Lacustrine Ostracod Biostratigraphy in Neogene Rocks of Basin and Range Province, Western United States
F. M. Swain
Freshwater Ostracoda are well represented in lacustrine rocks ranging from Cretaceous to Holocene in the Basin and Range province of Nevada, western Utah, and southern Idaho. The present study deals mainly with Miocene and Pliocene faunas represented in the Esmeralda Formation (Miocene) of western Nevada, the Humboldt and North Creek Formations (Miocene) of northeastern Nevada, the Hay Ranch Formation (Pliocene) of northeastern Nevada, and the Glenns Ferry Formation (Pliocene) of southern Idaho, from which about 125 species of freshwater Ostracoda have been obtained. The rocks in individual lake basins range from tens to thousands of meters and include major volcanic episodes.
The formations that yielded the Ostracoda were deposited in nearly isolated lake basins; therefore, only a few species are common to deposits of nearly the same age, but which lie in separate basins. Each basin apparently tended to develop a variety of endemic species.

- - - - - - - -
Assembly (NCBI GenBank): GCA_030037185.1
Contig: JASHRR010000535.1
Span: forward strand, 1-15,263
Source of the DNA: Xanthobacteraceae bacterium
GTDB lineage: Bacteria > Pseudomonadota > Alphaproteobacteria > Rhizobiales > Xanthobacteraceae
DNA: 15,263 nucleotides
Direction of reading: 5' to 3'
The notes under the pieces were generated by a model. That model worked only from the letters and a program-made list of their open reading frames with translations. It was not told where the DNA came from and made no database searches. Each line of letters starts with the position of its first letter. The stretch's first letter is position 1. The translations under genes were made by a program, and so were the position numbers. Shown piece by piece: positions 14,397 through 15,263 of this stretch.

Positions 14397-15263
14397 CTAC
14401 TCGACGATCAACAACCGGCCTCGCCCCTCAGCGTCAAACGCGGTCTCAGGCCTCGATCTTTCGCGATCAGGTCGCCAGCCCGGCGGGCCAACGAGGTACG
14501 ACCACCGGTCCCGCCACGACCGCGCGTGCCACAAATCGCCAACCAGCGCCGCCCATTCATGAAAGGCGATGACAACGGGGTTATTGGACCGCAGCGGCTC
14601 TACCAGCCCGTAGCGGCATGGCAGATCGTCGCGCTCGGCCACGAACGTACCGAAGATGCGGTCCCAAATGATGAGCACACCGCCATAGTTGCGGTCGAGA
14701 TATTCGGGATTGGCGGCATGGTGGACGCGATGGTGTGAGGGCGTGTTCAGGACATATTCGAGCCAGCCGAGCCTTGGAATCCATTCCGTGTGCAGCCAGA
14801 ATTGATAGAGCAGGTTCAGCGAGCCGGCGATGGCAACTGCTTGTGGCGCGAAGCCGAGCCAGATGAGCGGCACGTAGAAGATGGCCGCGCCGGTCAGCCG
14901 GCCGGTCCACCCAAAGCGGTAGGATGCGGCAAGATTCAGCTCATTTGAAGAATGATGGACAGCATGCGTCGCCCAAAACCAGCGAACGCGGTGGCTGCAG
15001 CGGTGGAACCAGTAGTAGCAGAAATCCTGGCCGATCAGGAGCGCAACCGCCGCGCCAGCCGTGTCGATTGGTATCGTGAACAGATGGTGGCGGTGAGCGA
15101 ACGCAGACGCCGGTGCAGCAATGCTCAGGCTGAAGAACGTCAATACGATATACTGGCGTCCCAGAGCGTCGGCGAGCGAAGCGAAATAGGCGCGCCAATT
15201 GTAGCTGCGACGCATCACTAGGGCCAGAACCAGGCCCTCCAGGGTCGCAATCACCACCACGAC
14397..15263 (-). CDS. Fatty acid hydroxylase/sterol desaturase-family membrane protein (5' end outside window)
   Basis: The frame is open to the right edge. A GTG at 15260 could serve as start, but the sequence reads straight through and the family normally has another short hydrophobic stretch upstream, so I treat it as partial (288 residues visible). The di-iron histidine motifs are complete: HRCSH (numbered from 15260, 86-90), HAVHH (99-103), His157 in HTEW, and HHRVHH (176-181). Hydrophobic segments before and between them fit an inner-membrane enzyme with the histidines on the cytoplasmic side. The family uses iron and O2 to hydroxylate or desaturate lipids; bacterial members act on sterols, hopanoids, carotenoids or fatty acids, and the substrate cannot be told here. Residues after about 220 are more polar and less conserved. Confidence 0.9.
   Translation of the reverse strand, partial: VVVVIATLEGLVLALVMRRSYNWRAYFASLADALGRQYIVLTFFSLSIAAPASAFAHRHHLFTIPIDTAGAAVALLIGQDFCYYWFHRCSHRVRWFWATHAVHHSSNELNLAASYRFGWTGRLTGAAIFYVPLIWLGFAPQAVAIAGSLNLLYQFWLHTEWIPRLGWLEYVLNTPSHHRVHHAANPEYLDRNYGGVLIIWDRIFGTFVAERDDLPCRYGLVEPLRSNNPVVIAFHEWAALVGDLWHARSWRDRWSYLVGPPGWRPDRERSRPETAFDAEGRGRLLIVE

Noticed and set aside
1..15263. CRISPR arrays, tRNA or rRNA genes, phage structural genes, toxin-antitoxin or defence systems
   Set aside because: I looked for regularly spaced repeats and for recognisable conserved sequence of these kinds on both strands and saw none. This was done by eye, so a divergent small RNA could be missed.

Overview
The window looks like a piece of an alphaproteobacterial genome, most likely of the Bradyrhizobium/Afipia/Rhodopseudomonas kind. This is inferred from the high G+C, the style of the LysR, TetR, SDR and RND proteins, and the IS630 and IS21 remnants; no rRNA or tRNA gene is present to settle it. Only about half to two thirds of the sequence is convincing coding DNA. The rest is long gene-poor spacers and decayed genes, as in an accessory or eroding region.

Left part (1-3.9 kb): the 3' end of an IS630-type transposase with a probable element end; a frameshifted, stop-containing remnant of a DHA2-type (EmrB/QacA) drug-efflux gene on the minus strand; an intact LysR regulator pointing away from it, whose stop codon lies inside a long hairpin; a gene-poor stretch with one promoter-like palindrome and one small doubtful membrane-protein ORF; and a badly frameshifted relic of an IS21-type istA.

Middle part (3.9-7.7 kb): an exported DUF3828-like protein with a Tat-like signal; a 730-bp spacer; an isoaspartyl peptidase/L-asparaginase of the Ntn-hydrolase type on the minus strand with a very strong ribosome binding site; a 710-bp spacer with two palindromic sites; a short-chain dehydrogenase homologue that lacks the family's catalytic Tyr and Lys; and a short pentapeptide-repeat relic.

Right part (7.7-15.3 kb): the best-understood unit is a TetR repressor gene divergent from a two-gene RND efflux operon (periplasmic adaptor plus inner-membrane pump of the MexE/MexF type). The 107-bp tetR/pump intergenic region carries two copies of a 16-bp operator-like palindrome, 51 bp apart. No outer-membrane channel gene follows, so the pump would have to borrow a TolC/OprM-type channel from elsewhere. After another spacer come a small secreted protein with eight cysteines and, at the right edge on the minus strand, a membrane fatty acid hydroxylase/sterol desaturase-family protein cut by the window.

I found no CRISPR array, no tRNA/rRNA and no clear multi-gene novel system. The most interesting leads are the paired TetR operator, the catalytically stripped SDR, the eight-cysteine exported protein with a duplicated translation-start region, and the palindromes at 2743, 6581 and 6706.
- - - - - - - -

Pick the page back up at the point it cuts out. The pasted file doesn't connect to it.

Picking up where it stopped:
The Miocene Esmeralda, Humboldt, and North Creek Formations yielded mesotrophic-eutrophic faunas dominated by Eucypris and and Cypricercus spp., and by a new nodose genus. The Pliocene (and early Pleistocene?) Hay Ranch Formation contains abundant Elkocythereis and Eucypris as well as cladoceran ephippia. The Pliocene Glenns Ferry Formation is dominated by Candona and Tuberocypris and by several new exotic ostracods.
The lacustrine environments represented by these faunas probably ranged from mesotrophic through several eutrophic stages and included alkaline conditions at various times. In addition to the biofacies, several ostracod assemblage zones can be recognized.
Paleogene deposits at several localities in Nevada yielded ostracod faunas, which are being studied.
AAPG Search and Discovery Article #91043©1986 AAPG Annual Convention, Atlanta, Georgia, June 15-18, 1986.